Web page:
United States

Distributed Denial of Service DDoS status update


DDoS defined: When criminals deliberately inundate computers and other systems that handle Internet traffic (Web servers, Internet banking servers, mail servers, etc.) with so many requests at the same time that they cause a financial institution system to crash for a few minutes or even days.

DDoS attacks have been in the news fairly regularly over the past 12 to 18 months as attackers have targeted larger organizations, including many financial institutions. An FBI update in April indicated that approximately 46 U.S. financial institutions have been targeted by more than 200 DDoS attacks. In April, there was widespread news indicating that large-scale attacks could be expected on May 7. The May 7 attack date came and went without any significant successful attacks; since May 7, DDoS attack news has been relatively quiet.

Does the relatively quiet period indicate that DDoS attacks are over? After all, DDoS activity has been relatively dormant for the past six to seven weeks. Perhaps the answer lies in an analysis of the past.

The DDoS attacks during the past 18 months or so have come in three primary campaigns:

The first campaign began on approximately Sept.18, 2012, and lasted until the end of October, then had a six-week lull in activity. The second campaign began on approximately Dec. 10, 2012, and lasted for about six weeks and was relatively quiet for about five weeks. The third campaign began in March and lasted for about eight weeks (the longest period of attacks) and a break in activity began at approximately the end of April and continues as of the second week of June. Does this mean the attacks are over?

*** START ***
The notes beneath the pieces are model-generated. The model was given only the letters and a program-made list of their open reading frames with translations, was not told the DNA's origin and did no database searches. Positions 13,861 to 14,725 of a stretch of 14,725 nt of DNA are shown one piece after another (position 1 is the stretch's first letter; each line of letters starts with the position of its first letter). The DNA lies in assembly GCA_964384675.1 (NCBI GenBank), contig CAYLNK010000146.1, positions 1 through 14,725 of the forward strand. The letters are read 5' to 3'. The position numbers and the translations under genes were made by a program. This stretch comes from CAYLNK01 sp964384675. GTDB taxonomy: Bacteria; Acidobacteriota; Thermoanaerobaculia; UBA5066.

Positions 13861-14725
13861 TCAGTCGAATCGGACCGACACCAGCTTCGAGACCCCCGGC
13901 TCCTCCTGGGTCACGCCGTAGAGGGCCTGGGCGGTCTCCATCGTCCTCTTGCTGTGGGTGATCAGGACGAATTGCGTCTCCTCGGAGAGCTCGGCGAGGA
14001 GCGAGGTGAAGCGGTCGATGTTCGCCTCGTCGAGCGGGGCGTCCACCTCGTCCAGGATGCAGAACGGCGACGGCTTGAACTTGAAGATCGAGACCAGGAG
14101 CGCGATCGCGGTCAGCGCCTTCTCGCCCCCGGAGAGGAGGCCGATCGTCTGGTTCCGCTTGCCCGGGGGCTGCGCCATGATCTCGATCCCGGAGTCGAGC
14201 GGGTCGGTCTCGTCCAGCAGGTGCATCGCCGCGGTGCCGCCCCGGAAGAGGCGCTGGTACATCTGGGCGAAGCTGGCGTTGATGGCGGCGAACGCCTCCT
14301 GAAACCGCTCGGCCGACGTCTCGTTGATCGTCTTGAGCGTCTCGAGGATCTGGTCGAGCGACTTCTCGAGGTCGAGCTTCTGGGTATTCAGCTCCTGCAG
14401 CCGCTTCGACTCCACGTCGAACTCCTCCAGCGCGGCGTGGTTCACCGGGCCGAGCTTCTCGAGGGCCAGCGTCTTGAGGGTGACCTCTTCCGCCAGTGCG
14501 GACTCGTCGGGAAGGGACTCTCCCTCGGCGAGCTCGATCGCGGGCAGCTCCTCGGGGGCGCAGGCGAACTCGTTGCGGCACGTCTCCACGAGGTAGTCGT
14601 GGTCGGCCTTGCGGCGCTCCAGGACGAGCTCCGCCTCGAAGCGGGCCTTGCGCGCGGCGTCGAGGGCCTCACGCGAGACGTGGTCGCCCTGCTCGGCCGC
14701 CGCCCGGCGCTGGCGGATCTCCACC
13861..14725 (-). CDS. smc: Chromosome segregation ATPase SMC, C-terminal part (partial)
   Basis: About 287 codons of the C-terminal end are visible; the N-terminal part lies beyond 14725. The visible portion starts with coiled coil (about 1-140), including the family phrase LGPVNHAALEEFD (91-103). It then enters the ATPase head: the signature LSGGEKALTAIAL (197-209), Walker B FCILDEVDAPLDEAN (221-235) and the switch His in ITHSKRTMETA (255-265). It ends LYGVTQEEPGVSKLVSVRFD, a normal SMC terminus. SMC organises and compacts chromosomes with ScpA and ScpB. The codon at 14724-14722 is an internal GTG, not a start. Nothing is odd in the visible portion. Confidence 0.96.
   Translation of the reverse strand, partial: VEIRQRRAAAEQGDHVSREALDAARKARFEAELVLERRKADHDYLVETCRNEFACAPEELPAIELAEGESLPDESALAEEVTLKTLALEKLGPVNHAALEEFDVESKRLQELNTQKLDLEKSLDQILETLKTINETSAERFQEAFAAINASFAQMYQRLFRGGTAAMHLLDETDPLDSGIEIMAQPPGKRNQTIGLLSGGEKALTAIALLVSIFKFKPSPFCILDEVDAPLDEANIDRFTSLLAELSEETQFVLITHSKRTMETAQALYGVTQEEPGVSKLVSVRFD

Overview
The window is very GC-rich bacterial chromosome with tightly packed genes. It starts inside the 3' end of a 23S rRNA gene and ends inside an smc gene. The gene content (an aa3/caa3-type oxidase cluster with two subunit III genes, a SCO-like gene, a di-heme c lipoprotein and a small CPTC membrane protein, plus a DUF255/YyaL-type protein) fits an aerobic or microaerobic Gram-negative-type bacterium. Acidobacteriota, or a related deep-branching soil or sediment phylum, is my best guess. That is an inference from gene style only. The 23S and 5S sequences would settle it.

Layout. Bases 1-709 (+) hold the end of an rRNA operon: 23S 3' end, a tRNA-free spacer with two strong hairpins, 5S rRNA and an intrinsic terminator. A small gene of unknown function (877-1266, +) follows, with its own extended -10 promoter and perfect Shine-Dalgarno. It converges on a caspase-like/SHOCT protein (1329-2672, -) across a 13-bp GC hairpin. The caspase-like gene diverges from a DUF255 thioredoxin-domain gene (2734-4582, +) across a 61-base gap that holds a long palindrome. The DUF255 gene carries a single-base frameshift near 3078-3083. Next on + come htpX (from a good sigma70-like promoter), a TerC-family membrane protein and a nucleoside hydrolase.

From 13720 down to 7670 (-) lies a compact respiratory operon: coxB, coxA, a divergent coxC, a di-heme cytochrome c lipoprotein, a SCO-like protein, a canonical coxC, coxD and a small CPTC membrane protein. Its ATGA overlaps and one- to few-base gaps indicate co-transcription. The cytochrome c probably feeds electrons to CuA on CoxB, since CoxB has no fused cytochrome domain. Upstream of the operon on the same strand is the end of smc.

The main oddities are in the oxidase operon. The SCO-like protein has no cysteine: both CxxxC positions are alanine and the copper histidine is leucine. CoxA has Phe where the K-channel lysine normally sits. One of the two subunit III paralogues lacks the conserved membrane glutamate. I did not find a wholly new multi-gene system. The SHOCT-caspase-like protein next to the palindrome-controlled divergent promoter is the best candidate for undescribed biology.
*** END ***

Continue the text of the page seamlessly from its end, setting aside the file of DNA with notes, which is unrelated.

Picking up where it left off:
It is unlikely that the attacks are over, botnets (essential for the DDoS attackers) continue to grow and even during the current quiet period, a global large-scale attack was made on an organization that successfully defended itself.

Regulators have issued various advisories related to these attacks; two of them are referenced here:

The advisories essentially define the steps that financial institutions should be taking to mitigate the effects of DDoS attacks on their systems. The basic major steps of these mitigation efforts are:

  1. Perform risk assessments to identify risks associated with DDoS attacks.
  2. Ensure that incident response programs include a DDoS attack scenario during testing and address activities before, during and after an attack.
  3. Perform ongoing third-party due diligence, in particular on Internet and Web-hosting service providers. Third-party service providers should identify risks and implement appropriate traffic management policies and controls.
  4. Financial institutions should voluntarily file a Suspicious Activity Report (SAR) if an attack impacts Internet service delivery, enables fraud or compromises member information.

The advisories do a nice job of identifying the mitigation efforts that financial institutions should take from a governance and policy perspective, but don't identify preventative technical measures that can be taken to address DDoS attacks.

From a technical perspective, there are four categories of preventative measures that can be taken to attempt to prevent an attack from affecting the financial institutions services. They are: